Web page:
Now in its fourth cycle, Bronx Calling: The Fourth AIM Biennial features the work of seventy-two emerging artists from the 2016 and 2017 classes of the Bronx Museum’s Artist in the Marketplace (AIM) program. AIM provides professional development resources to emerging artists living and working in the New York metropolitan area. The exhibition is organized by Aylet Ojeda Jequin, Associate Curator of Contemporary Art, National Museum of Fine Arts, Havana; and the Bronx Museum’s Christine Licata, Director of Community and Public Programs; and, Heather Reyes, independent curator. The exhibition will be accompanied by a fully illustrated catalog.

Participating Artists: Seyi Adebanjo, Constanza Alarcon-Tennen, Francheska Alcantara, Amanda Alfieri, Setare Arashloo, Sabrina Barrios, Milcah Bassel, Laura Bernstein, Leo Castaneda, Kiran Chandra, Jesse Chun, Clare Churchouse, Maya Ciarrocchi, Lionel Cruet, Craig Damrauer, Sophia Dawson, Rose DeSiano, Luba Drozd, Carrie Elston Tunick, Dolores Furtado, Dhanashree Gadiyar, Ivan Gaete, Ana Garces Kiley, Pablo Garcia, Dakota Gearhart, Michelle Gevint, Naima Green, Uraline Septembre Hager, Kathie Halfin, Bang Geul Han, Amber Heaton, Robert Hernandez, Chika, Sara Jimenez, Merritt Johnson, Dominika Ksel, Stephanie Lindquist, Tammy Kiku Logan, Lulu Meng, Estefani Mercedes, Coralina Meyer, Kyle Meyer, Joiri Minaya, Pablo Montealegre, Shayok Mukhopadhyay, Jasmine Murrell, Zahra Nazari, Christie Neptune, Brandon Neubauer, Ana Penalba, Nestor Perez-Moliere, Anna Pinkas, Gustavo Prado, Elise Rasmussen, David Rios-Ferreira, Sarah Sagarin, Annesofie Sandal, Giovana Schluter, Kristine Servia, Dustina Sherbine, David Shrobe, Tiffany Smith, Vered Snear, Rachel Sydlowski, Mikolaj Szoska, Adrienne Tarver, Rosemary Taylor, Heryk Tomassini, Ekaterina Vanovskaya, Alisha Wessler, Doohyun Yoon, Jayoung Yoon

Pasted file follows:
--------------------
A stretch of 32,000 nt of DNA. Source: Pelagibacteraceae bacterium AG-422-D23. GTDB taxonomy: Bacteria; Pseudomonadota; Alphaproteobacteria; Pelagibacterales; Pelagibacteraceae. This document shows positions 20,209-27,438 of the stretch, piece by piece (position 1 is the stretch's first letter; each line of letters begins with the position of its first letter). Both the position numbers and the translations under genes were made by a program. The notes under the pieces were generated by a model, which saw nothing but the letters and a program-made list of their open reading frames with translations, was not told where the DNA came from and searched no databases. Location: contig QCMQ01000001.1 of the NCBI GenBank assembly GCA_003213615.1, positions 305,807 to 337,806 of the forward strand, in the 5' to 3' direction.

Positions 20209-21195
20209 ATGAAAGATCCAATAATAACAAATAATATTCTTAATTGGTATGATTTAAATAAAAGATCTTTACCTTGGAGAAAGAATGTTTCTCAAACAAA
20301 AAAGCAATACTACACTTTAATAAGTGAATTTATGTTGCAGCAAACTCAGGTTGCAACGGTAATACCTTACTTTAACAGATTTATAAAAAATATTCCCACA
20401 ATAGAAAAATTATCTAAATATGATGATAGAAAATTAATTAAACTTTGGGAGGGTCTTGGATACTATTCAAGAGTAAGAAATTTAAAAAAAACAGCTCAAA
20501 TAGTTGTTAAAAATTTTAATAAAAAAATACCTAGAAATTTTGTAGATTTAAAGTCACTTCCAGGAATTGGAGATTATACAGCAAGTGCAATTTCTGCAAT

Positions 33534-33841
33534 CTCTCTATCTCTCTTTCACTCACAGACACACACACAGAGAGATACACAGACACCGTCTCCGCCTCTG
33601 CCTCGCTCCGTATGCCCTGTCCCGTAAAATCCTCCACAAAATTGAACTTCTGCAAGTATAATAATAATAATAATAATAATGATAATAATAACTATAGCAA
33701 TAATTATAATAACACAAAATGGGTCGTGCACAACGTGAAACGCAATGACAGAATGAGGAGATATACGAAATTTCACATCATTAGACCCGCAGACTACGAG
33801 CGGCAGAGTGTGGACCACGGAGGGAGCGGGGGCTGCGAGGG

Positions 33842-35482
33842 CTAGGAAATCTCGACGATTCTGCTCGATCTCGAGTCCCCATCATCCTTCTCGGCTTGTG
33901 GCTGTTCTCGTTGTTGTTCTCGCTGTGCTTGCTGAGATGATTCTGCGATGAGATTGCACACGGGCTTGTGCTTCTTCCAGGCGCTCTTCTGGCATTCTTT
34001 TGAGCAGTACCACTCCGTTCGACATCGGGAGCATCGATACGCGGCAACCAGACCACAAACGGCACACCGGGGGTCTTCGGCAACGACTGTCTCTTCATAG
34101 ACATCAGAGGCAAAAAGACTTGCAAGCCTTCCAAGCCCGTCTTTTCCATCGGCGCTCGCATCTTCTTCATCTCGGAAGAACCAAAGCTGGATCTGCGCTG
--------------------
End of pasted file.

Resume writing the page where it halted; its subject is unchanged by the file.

Bronx Calling: The Fourth AIM Biennial

July 22, 2017 to October 22, 2017

An opening reception will be held in conjunction with the museum's Summer Season Open House on Thursday, July 27 from 6pm to 8pm

 

Group Show at Metro Pictures featuring Alum, Shiyuan Liu

As a part of CONDO Complex New York, a gallery swap between New York galleries and national and international partners, Metro Pictures hosts Leo Xu’s two-part exhibition A New Ballardian Vision. The show brings together a selection of works that reflect recent social, technological and environmental developments through the lens of author J.G. Ballard’s (1930–2009) writings. Xu conceived the exhibition as two distinct chapters; the first features Metro Pictures artists Nina Beier, Camille Henrot, Martin Kippenberger, Oliver Laric, Robert Longo, Trevor Paglen, Jim Shaw and Cindy Sherman. The second chapter focuses on a younger generation of Chinese artists represented by Leo Xu Projects, including aaajiao, Chen Wei, Cheng Ran, Cui Jie, Li Qing, Liu Shiyuan and Pixy Liao.

A New Ballardian Vision Chapter 1: Curated by Leo Xu Chapter 2: Leo Xu Projects in Metro Pictures’ Upstairs Gallery June 29 – August 4, 2017